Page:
Last week IDTechEx attended S.I.D. 2009 in San Antonio, Texas - North America's largest event on displays. It increasingly covers printed, flexible and organic displays. In this final article for Printed Electronics World covering the event, we give highlights from some of the technical sessions attended covering progress with OLEDs.
Seiko Epson is working on inkjet printed OLED frontplanes. It has fabricated 14" inkjet printed OLED displays on glass. Seiko Epson believes that inkjet is the best option for scalability to Gen 8 substrates. It weighs up the different pros and cons of different printing techniques as shown below.
Comparison of different printing techniques for OLED frontplanes, as evaluated by Seiko Epson
Source: Seiko Epson
Seiko Epson has produced a green OLED device working at 1000cd/m2 using inkjet printing which demonstrated over 45,000 hrs lifetime. They described that the biggest issue of a printed OLED, the device performance, has been significantly improved for both polymer and phosphorescent small molecule systems by engineering of device architecture and inkjet printing processing.
In polymer devices, they demonstrated that the decrease of electron current by inkjet printing was offset by using a higher electron injection cathode and device lifetime and efficiency was improved. In the case of phosphorescent small molecule devices, uniform emission with high luminous efficiency was achieved by Seiko Epson by selecting a suitable solvent, which does not reduce the quantum efficiency in the ink solution and resultant display. It is also very important for device lifetime to prevent the presence of oxygen in the manufacture environment.
Princeton University discussed a transfer printing method for patterning of thin polymer layers for OLED displays. A hard stamp with a raised feature is brought into contact with a spin coated organic film under elevated pressure and temperature to break the films. The patterned film is then transfer printed onto devices. This method was used to print red/green/blue sub-pixel arrays with pattern size as small as 12 μm at a resolution of 530 ppi. The speaker claimed that this has a low cost potential because it can be processed in parallel, with reuseable stamps.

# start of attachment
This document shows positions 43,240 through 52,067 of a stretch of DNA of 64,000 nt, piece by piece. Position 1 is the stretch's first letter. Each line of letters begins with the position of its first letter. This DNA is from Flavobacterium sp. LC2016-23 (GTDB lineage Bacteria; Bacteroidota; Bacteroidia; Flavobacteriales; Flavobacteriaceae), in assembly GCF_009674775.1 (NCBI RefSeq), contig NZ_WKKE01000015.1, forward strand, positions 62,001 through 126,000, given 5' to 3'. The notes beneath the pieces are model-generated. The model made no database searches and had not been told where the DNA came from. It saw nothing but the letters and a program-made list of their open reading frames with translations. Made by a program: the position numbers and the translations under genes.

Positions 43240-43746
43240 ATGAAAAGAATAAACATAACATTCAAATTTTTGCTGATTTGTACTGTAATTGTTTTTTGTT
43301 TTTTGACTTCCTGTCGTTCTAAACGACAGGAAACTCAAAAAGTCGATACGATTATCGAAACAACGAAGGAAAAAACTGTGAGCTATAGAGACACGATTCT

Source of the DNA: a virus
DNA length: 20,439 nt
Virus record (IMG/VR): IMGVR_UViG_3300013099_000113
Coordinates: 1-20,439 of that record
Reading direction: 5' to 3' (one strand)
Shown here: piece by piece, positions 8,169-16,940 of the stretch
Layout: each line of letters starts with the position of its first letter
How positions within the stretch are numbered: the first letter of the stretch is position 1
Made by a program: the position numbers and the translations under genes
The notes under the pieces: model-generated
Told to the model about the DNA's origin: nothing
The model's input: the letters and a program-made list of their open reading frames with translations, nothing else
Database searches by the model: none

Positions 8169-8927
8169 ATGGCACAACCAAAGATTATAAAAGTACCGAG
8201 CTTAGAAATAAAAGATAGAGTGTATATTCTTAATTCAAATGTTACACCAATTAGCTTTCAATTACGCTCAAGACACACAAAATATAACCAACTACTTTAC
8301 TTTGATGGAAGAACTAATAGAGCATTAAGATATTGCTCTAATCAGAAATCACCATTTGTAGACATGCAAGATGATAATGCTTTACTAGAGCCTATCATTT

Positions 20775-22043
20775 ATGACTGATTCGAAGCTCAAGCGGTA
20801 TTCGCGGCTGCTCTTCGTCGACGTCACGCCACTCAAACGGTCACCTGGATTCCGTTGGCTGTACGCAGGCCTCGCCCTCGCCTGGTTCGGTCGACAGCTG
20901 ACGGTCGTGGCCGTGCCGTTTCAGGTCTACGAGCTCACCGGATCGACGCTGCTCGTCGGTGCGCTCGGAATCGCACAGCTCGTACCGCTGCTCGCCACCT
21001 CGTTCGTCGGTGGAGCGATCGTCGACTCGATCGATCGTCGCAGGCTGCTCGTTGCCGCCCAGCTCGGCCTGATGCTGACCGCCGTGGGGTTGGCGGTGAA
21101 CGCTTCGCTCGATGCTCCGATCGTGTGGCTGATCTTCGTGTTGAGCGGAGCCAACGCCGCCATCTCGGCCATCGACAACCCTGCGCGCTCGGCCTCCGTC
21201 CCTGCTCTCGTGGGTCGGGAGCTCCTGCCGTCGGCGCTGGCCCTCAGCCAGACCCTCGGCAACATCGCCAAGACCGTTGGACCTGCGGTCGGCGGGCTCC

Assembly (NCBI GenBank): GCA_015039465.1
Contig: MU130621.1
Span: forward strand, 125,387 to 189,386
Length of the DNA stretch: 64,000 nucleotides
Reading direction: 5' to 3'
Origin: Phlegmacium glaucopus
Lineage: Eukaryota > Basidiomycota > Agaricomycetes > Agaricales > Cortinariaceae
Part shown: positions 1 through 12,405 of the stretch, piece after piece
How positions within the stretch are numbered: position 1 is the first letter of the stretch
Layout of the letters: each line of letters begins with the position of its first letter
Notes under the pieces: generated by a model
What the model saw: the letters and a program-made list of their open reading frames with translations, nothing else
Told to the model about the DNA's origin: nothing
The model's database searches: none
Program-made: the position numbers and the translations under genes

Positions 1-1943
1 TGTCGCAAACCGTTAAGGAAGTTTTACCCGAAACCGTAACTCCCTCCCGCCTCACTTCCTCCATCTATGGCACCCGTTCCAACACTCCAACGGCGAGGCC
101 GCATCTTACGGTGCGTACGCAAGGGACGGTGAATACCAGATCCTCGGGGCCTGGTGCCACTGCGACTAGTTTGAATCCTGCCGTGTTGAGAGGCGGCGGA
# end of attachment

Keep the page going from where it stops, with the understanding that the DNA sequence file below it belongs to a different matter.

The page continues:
The process steps are shown in the figure below:
Source: Princeton University
Novaled reported to IDTechEx that they are seeing huge interest in OLED lighting, and their booth had a desk lamp with OLED lighting strips.
Marie O'Regan, Technology Director at DuPont Displays, covered recent advances in solution processable OLEDs at the company. Currently, she says that the relative cost of different manufacturing techniques, if LCD is 1, is that evaporated OLED is 2.2 and solution processed OLED is 0.5. She described the challenges around developing high performance solution OLED materials for high performance displays. Materials need to address issues such as:
- How to coat the blanket layers, containing the printing inks in the active subpixel area
- Keeping successive layers in the device from mixing
- Cleaning the coated materials before encapsulation and bonding
- Printing at high speed
- Preventing atmospheric conditions from damaging the device
The process Dupont uses is shown below:
Source: DuPont Displays
O'Regan described that they have had to make some trade offs between cost and performance. On building up the devices, rather than individually optimising for each colour with different thickness layers, they use common layers based on the weakest colour, which is blue.
This is shown in the figure below:
Source: DuPont Displays
DuPont Displays has formed an alliance with Japanese based Dai Nippon Screen to develop the printing processes and materials. The first Gen 4 nozzle printer has been built and installed in Dupont's lab in Santa Barbara, CA, USA. (720mm x 920 mm size glass).
Lifetime of the devices is shown below: